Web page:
What Should We Expect From Agile Coaches?
Here is what we’ve found to be the critical success factors for agile coaches:
- They should have years of agile experience, not days of training. If someone doesn’t have years of experience in something, and more importantly years of varied experience, then why they heck would you hire them as a coach?
- They should have coaching skills and experience. Being experienced in agile isn’t enough. Apprenticing under another good agile coach is a great way to get coaching skill as is getting training in agile coaching (the Agile Coaching Institute is a very good option for this). The need for experience is a bit of a catch-22 of course – you need to already be an agile coach to be qualified to be an agile coach. But, if someone has no previous coaching experience then at best I’d put them into a junior coaching role under the guidance of an experienced coach. This provides them with the opportunity to gain the requisite experience and to prove themselves in practice.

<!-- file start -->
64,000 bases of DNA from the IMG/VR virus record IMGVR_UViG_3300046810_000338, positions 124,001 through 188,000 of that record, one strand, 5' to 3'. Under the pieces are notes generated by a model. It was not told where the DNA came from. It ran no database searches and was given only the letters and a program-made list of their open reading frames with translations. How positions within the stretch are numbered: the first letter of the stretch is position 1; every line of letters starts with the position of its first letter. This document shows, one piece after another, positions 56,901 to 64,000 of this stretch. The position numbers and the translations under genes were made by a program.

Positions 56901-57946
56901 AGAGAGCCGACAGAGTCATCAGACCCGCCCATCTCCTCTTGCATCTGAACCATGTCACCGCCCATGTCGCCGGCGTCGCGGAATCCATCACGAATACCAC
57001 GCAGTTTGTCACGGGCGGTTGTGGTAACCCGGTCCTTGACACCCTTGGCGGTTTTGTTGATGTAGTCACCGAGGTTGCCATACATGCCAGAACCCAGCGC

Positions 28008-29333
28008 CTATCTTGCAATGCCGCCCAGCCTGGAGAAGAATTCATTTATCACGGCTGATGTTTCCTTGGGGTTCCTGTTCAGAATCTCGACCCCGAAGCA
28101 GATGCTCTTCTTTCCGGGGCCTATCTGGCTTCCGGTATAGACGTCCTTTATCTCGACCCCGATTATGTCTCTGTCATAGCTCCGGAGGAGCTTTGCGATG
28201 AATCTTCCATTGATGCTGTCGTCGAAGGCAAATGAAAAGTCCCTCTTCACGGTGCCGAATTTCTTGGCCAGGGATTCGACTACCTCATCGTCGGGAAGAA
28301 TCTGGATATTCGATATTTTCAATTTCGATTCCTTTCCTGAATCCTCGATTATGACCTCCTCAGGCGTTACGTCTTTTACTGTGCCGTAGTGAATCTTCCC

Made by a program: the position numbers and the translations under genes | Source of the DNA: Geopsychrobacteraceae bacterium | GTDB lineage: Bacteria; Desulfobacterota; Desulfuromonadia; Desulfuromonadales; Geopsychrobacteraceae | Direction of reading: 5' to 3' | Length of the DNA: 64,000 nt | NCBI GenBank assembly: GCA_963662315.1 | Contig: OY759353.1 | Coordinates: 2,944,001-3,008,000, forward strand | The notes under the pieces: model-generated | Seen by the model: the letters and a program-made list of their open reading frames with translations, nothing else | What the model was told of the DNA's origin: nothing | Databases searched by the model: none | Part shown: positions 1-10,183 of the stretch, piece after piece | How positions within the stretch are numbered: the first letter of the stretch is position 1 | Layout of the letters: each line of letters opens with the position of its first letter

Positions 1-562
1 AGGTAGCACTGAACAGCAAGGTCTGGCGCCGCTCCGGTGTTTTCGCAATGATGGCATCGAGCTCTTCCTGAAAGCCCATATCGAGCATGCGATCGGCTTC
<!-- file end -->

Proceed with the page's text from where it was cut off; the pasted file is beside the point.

- They should have robust agile skills and knowledge. Years of agile experience is a good start, but better yet is a range of experience at all aspects of the lifecycle in which they are coaching. It’s reasonable to expect a delivery team coach to understand all aspects of agile solution delivery so that they can coach the entire team in the skills they need to succeed. Furthermore, it’s reasonable to expect an Agile IT coach to have experience in the full agile IT lifecycle, including areas such as Enterprise Architecture, Data Management, Portfolio Management, and many others.
- They should have experience in a similar context. Ideally they should have skills in a similar context to what you currently face – someone who only has small team coaching experience will struggle to coach a large programme, someone who only has only coached in startup companies will struggle in a large financial institution, someone who has only coached co-located teams will struggle with globally distributed teams. Context counts.
All four of these factors are equally important. Any “coach” who is deficient in one or more of these areas still has some work to do. Nobody is perfect of course, given the rates that agile coaches demand it’s reasonable to expect these people to be qualified.
Our Solution: Certified Disciplined Agile Coaches (CDACs)